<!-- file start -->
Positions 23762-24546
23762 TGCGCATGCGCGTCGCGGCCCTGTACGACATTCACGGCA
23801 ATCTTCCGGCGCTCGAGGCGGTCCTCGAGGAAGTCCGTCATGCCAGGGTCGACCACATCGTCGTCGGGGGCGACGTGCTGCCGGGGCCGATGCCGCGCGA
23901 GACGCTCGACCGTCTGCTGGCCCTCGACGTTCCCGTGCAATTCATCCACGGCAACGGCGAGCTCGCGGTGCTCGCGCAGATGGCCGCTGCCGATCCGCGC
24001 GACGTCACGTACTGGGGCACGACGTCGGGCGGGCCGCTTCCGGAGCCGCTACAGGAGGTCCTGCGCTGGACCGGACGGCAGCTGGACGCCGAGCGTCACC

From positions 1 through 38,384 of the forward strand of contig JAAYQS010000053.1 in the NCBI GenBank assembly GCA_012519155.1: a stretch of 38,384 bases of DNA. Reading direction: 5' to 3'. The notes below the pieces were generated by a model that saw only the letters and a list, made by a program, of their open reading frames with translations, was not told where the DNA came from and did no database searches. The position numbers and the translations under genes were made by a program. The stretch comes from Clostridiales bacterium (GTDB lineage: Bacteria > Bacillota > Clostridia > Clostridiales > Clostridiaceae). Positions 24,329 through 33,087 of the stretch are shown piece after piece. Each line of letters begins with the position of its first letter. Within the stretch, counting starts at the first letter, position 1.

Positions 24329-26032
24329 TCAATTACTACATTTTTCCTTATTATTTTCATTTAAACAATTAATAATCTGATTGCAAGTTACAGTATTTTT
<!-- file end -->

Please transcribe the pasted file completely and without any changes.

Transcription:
Positions 23762-24546
23762 TGCGCATGCGCGTCGCGGCCCTGTACGACATTCACGGCA
23801 ATCTTCCGGCGCTCGAGGCGGTCCTCGAGGAAGTCCGTCATGCCAGGGTCGACCACATCGTCGTCGGGGGCGACGTGCTGCCGGGGCCGATGCCGCGCGA
23901 GACGCTCGACCGTCTGCTGGCCCTCGACGTTCCCGTGCAATTCATCCACGGCAACGGCGAGCTCGCGGTGCTCGCGCAGATGGCCGCTGCCGATCCGCGC
24001 GACGTCACGTACTGGGGCACGACGTCGGGCGGGCCGCTTCCGGAGCCGCTACAGGAGGTCCTGCGCTGGACCGGACGGCAGCTGGACGCCGAGCGTCACC

From positions 1 through 38,384 of the forward strand of contig JAAYQS010000053.1 in the NCBI GenBank assembly GCA_012519155.1: a stretch of 38,384 bases of DNA. Reading direction: 5' to 3'. The notes below the pieces were generated by a model that saw only the letters and a list, made by a program, of their open reading frames with translations, was not told where the DNA came from and did no database searches. The position numbers and the translations under genes were made by a program. The stretch comes from Clostridiales bacterium (GTDB lineage: Bacteria > Bacillota > Clostridia > Clostridiales > Clostridiaceae). Positions 24,329 through 33,087 of the stretch are shown piece after piece. Each line of letters begins with the position of its first letter. Within the stretch, counting starts at the first letter, position 1.

Positions 24329-26032
24329 TCAATTACTACATTTTTCCTTATTATTTTCATTTAAACAATTAATAATCTGATTGCAAGTTACAGTATTTTT